SCOUT LAW demands that scouts be “trustworthy” and “loyal.” Newly released Boy Scouts of America files indicate that, over many decades, some leaders failed to respect the trust that boys and their parents placed in them, choosing loyalty to accused pedophiles or the institution’s reputation over the welfare of the scouts.

The Boy Scouts have apologized, admitting that some members “failed to defend Scouts from those who would do them harm” and that their conduct was “plainly insufficient, inappropriate, or wrong.” But it will take much more time and effort to lift this stain.

Two lawsuits have resulted in the release of thousands of Boy Scouts documents on accused child predators, some dating back to the 1940s, others as recent as 2005, which the Los Angeles Times and the New York Times obtained and scrutinized. The files do not indicate that sexual abuse was or is pervasive in the Boy Scouts. But they do sketch out years of tragic, life-rending mistakes leaders apparently made when confronted with evidence of abuse, in the absence of the comprehensive youth-protection policy the organization says it now has.

Many of the files, part of a blacklist of suspect scout leaders, are thin. But Boy Scouts officials appear to have failed to report to police hundreds of instances of alleged abuse, and too often they appeared to have failed even to separate the accused from youth. Sometimes, accused abusers were allowed to volunteer again in different troops, apparently because no one checked the blacklist. It seems some leaders did too little because they wanted to avoid sullying the scouting program, didn’t want to embarrass victims, believed that the sexual predators had been cured or simply gave the accused the benefit of the doubt.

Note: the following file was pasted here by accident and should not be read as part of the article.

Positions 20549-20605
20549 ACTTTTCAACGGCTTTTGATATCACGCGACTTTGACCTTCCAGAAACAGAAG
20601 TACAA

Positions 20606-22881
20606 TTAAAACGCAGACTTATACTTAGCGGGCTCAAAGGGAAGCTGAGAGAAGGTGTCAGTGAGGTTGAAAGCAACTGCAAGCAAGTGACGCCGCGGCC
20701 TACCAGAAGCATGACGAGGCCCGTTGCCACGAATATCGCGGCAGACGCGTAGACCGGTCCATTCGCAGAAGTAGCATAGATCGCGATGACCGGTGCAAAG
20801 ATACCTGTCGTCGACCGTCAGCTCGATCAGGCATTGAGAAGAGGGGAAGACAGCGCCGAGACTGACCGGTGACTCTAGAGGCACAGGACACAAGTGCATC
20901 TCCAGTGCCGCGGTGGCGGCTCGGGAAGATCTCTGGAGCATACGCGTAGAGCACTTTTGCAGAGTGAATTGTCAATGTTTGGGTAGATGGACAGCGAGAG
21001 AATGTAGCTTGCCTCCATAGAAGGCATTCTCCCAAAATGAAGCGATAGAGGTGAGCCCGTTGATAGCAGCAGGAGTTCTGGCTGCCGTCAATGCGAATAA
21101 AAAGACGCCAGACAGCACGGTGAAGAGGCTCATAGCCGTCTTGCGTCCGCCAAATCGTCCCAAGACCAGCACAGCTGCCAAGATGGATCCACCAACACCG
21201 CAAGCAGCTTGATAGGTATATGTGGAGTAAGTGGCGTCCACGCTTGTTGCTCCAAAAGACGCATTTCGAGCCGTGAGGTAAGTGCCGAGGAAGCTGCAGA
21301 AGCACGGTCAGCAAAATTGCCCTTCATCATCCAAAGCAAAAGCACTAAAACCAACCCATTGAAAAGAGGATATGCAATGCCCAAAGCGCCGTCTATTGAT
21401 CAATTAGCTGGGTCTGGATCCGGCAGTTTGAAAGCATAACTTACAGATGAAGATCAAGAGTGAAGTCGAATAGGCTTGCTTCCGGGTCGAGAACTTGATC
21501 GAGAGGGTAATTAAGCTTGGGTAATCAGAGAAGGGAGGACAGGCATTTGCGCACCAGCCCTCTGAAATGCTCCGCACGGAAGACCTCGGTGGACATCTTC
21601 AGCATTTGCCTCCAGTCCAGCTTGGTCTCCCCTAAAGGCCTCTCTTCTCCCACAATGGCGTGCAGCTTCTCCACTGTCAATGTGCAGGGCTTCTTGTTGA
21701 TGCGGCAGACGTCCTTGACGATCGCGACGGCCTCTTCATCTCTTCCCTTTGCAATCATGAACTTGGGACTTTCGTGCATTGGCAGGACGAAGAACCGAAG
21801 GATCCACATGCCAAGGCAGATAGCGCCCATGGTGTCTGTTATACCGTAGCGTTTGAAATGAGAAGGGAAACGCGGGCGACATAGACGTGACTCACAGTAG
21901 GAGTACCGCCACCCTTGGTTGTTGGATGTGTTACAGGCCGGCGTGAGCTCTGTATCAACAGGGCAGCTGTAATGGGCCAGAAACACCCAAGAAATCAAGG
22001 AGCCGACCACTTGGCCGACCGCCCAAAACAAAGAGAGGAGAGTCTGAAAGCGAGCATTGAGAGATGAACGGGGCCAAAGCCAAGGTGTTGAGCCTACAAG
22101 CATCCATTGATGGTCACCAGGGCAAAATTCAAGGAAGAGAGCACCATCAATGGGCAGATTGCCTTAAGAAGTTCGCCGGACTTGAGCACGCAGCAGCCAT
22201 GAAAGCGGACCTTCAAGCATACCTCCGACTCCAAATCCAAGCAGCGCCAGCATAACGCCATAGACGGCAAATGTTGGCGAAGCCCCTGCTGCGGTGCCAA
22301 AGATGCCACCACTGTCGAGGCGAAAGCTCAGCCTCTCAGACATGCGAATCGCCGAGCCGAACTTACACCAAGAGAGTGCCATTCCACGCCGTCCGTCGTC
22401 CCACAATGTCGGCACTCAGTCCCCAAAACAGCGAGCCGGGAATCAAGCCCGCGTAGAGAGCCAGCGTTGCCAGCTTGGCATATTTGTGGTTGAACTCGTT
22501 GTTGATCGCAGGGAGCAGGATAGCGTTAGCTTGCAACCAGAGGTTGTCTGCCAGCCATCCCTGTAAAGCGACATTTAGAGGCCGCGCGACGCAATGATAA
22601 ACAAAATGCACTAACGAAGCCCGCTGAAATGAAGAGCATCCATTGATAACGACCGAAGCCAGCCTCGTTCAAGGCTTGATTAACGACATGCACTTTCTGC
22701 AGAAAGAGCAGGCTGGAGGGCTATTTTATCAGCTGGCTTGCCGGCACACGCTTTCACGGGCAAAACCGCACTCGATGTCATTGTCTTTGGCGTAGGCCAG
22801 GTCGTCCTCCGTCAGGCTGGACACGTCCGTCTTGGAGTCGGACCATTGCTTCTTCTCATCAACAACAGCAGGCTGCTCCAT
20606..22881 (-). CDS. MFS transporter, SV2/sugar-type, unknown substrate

The New York Times discovered, for example, that after a scout leader admitted to “acts of perversion” and promised to “resolve this situation,” a Boy Scouts executive urged the organization to drop the issue. “If it don’t stink,” the executive wrote, “don’t stir it.” The Los Angeles Times unearthed a Boy Scouts form letter that assured dismissed adult volunteers that their files would remain confidential so that their “standing in the community” would not be affected. In some cases, this sort of negligence led to more abuse. It also, no doubt, discouraged boys and their parents from reporting other instances of abuse to Boy Scouts officials; who knows how many stories are still unknown, how many wounds remain unhealed.

The Boy Scouts respond that the organization has thoroughly overhauled its rules. Individual leaders are no longer allowed to be alone with scouts. The organization screens adult volunteers and trains them to spot abuse.

But not until 2010 did the organization begin requiring members to report suspected abuse to police. Now it has a responsibility to demonstrate not only that better policies are in place but also that those policies are working. That will require greater transparency — the Boy Scouts fought the files’ release — including in a planned review of more recent files. The organization must also recommit itself to helping the victims who are still suffering, particularly those who live in states with laws that make them ineligible to sue.